Time Shifting Grid Energy Consumption

Options Here and Now

The amount of carbon emission for a unit of grid electricity production (carbon intensity) varies substantially from week to week as well as on a daily basis. The amount of energy generated also varies during the day to meet demand and is a major factor on carbon intensity when demand exceeds the fluctuating green generation available. The cost of increasing renewable energy capacity increases when its output is regularly curtailed, which adds to the need for more on-demand energy consumption or storage to be made available to the grid.

Octopus Energy’s “Agile” dynamic time of use tariff (below) tracks the resulting effect on wholesale energy energy cost in the UK. This Dynamic Time-of-Use (DToU) tariff gives consumers an opportunity to play a part in helping to balance the grid by guiding and rewarding consumers to use the greenest electricity when it is available and (largely consequently) reduce demand at peak times.

Energy companies may even pay consumers to help balance the grid at “plunge” times. These are times when energy retail companies are penalised when supply is not consumed. However, the availability of DToU tariffs varies from country to country often depending on the way price regulation is applied. By their nature, dynamic expose consumers to increases in wholesale energy costs sooner than long term fixed tariffs, however, they could also be the first to drop in price if they follow wholesale energy costs faithfully.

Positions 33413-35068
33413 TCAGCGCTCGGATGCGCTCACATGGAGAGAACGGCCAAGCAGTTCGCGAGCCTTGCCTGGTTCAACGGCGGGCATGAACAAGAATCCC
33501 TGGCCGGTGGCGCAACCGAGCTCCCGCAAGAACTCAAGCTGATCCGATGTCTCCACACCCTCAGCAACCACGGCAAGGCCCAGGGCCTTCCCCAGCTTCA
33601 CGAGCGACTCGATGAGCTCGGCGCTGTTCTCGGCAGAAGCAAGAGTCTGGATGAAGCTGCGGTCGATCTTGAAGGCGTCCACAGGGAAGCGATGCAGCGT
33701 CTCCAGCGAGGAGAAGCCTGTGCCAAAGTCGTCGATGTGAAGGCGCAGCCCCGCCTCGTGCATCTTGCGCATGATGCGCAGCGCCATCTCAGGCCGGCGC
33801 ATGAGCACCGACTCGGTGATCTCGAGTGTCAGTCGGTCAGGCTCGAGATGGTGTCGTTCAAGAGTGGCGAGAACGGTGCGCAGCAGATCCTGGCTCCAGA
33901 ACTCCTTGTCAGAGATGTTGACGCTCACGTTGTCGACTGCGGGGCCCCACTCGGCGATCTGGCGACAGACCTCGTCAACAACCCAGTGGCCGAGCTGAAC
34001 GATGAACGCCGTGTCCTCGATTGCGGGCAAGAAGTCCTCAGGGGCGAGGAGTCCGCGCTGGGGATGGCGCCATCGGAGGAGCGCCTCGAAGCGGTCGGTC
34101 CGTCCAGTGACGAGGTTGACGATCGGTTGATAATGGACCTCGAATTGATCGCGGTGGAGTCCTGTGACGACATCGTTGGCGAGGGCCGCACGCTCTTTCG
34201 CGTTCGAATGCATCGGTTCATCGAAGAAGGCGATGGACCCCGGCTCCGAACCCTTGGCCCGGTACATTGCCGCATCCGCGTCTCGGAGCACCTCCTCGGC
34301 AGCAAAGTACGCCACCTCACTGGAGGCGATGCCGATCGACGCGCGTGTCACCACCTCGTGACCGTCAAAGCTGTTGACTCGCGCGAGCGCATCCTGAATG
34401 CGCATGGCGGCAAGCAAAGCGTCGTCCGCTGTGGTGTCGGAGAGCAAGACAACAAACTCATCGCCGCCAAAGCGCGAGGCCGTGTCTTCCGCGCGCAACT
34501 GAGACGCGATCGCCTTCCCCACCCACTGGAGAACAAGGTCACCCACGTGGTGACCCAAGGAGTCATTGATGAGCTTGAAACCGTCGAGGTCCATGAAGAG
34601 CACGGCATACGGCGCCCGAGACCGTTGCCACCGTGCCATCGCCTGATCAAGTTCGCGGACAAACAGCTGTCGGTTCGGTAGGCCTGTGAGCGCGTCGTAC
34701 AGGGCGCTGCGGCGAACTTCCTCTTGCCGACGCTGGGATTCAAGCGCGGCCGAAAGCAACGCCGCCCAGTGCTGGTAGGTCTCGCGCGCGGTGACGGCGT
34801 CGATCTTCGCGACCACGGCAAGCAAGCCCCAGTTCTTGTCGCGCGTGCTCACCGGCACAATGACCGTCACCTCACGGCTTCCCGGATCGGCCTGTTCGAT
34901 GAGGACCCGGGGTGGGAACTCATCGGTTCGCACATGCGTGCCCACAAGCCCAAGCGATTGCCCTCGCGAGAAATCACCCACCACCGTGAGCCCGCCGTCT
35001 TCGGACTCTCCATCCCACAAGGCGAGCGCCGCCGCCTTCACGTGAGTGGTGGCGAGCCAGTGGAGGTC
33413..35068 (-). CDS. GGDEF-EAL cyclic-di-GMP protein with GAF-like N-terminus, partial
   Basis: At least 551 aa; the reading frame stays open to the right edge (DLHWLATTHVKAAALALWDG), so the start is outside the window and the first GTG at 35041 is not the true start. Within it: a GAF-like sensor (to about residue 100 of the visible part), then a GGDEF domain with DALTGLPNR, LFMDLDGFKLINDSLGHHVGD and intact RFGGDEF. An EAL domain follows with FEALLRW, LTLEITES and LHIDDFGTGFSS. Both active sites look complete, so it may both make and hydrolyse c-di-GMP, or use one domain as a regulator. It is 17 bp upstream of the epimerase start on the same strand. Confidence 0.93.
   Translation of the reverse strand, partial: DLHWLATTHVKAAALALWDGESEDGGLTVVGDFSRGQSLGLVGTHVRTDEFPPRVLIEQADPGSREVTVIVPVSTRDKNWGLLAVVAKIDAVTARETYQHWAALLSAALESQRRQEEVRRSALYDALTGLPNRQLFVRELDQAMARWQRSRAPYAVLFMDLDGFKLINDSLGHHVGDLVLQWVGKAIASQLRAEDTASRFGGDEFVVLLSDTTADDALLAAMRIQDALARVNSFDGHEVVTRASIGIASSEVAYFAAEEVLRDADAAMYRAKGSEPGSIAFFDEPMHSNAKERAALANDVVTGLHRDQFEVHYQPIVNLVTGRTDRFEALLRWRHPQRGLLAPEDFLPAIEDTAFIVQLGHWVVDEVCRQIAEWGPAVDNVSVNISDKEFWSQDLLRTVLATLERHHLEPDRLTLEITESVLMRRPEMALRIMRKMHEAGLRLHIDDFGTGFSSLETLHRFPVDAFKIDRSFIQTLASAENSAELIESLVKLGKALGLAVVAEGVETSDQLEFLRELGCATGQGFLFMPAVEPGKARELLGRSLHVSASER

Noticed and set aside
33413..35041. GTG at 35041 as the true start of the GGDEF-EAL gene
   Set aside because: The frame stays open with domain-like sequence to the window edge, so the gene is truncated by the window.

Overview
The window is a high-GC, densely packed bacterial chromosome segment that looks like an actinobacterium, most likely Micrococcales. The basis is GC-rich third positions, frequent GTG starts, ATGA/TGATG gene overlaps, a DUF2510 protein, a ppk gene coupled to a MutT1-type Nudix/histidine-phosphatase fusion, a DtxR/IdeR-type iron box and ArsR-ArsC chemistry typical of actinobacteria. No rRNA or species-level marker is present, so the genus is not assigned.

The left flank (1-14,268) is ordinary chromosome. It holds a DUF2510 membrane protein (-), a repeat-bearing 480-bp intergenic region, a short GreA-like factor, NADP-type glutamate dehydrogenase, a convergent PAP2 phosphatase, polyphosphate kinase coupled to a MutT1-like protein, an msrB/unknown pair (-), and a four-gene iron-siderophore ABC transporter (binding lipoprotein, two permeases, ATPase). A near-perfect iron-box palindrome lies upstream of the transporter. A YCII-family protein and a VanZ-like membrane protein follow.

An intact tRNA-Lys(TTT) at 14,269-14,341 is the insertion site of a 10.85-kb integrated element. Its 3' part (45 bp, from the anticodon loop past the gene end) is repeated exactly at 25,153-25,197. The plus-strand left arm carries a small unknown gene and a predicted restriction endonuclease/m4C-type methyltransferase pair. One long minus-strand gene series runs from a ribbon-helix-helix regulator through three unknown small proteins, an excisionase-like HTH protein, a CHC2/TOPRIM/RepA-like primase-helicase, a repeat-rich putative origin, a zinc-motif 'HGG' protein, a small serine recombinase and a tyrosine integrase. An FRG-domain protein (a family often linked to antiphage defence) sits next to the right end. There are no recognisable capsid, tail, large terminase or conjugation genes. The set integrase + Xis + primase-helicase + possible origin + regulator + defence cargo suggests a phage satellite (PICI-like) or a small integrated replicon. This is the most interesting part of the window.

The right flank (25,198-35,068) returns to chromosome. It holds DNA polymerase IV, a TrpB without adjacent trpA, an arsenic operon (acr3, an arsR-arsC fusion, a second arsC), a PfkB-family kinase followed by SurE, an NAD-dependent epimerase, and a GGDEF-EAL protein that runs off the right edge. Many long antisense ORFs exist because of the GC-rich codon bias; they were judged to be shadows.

Time-shifting energy in large quantities and over long periods of time is challenging. There are some grid-scale capacity technologies to store electrical energy generated in low demand periods, but there are scalability issues as well as challenges in solving the problem of grid re-distribution at times of high consumer demand.

A distributed approach over shorter periods of time is however technically achievable with only modest modification and creation of existing heating technologies. Given the large proportion of energy that is required ultimately as heat (or cold) the scalability of this approach is largely already in-place:

Easy Wins?


Consumer investment in smart technology and upgrades of domestic heating infrastructure can help balance the grid at a scale and at an efficiency beyond that realisable with current grid-scale approaches. However, because this approach requires consumer investment, rather than business investment, the economic incentives of such solutions have substantial commercial and regulatory challenges to overcome before we are likely to see wide-spread adoption.